CBNNews.com - President Obama vowed, Wednesday, to help homeowners who "played by the rules and acted responsibly," yet still fell victim to America's mortgage crisis.
Announcing his $75 billion foreclosure plan, Obama said the U.S. is facing "a crisis unlike any we've ever known," but that the aid would prevent "the worst consequences...from wreaking even greater havoc on the economy."
Like many American families, the Kinsales are watching their neighborhood deteriorate.
"The neighborhood is going down and down and down into a depression," Julien Kinsale said.
Who will benefit from Obama's foreclosure plan? Click play for insight from financial adviser, Robin Tull, following Jennifer Wishon's report. Also, read a summary of Obama's foreclosure plan here.
The family lives in Phoenix, Ariz.., one of the communities hardest hit by foreclosures.
Obama used the city as a backdrop to unveil details of his plan to keep homeowners out of foreclosure. He estimates the plan will impact more than 9 million homes.
"We must stem the spread of foreclosures and falling home values for all Americans and do everything we can to help responsible homeowners stay in their homes," Obama said Tuesday, during a signing ceremony for the stimulus deal passed by Congress last week.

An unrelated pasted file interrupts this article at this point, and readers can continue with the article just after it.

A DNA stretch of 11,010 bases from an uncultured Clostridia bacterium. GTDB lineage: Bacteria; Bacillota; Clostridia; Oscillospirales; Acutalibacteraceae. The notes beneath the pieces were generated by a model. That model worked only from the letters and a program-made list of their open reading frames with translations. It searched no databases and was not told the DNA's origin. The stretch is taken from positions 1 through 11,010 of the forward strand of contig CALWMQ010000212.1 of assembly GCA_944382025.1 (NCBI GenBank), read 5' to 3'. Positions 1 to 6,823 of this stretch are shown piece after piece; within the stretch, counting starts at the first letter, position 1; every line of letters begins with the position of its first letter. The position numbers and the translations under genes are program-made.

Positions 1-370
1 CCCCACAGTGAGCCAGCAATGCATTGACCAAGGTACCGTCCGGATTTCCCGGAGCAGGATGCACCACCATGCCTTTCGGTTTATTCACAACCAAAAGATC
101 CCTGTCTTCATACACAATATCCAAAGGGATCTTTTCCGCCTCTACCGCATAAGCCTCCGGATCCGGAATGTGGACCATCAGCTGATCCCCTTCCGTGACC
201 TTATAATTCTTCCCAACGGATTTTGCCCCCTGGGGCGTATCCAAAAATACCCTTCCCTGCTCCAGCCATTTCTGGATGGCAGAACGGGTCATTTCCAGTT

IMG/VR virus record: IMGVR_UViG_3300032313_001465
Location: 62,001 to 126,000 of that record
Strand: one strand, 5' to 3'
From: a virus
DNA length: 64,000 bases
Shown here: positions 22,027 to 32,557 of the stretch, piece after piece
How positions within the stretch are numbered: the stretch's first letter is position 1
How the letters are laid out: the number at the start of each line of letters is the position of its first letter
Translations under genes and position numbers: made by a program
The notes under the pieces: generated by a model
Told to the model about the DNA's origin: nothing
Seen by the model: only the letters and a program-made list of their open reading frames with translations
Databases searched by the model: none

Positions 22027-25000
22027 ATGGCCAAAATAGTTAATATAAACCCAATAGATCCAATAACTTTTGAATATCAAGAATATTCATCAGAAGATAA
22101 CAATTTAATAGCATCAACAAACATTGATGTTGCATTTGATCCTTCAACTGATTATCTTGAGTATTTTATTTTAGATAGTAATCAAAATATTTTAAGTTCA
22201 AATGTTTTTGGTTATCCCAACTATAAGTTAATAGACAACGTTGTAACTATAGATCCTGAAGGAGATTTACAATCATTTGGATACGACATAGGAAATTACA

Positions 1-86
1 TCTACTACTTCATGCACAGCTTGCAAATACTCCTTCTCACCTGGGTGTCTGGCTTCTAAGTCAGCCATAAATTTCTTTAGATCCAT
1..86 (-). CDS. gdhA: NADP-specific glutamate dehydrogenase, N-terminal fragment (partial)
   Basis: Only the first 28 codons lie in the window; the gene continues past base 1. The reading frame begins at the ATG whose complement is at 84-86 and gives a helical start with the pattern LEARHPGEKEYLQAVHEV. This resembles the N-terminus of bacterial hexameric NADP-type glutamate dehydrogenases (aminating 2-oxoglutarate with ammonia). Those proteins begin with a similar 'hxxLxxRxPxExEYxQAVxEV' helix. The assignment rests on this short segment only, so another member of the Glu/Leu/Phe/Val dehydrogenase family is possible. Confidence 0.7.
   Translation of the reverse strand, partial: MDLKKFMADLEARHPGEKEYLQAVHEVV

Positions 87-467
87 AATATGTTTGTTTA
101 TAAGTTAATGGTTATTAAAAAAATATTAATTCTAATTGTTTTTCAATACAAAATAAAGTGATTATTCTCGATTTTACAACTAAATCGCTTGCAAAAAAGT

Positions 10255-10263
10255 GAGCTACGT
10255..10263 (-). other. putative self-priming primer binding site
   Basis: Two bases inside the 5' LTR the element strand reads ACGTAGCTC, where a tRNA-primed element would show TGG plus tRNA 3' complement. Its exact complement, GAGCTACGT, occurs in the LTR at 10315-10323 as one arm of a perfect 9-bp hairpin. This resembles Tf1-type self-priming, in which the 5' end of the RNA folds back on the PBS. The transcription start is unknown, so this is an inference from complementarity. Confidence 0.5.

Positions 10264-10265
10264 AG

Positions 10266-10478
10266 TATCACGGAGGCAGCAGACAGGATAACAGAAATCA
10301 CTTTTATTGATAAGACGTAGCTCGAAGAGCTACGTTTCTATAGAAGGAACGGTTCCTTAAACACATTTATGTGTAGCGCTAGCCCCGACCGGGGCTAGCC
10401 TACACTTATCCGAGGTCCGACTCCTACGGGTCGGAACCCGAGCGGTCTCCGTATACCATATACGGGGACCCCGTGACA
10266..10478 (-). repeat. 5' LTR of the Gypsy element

The money for Obama's will come out of the $700 billion financial rescue plan passed last Fall called "TARP." The foreclosure program will have many options, including:
- Reducing mortgages by giving incentives to companies that cut interest rates;
- Allowing bankruptcy judges to modify mortgages for homeowners facing foreclosure.
Still, the wave of foreclosures is a complicated problem years in the making that won't be solved overnight.
"This isn't just too many people buying houses they couldn't afford," Economist Robert Mittlestaedt explained. "It was both builders building more houses that weren't necessarily needed and people buying houses above their means."
Another piece of the foreclosure puzzle is the president's $787 billion stimulus plan signed into law Tuesday.
Many Americans are hoping it will generate new jobs in their communities so they can get back to work and stop worrying about where their next mortgage payment is coming from.
Even Americans who can make payments are watching their home values plummet.
"I think people are worried how many houses around them are going to fall," homeowner Fred Balentine said.
For many families relief can't come soon enough, like Julien Kinsale's family.
"I've been frustrated, I've been angry, I've been sad. Right now, I'm just numb."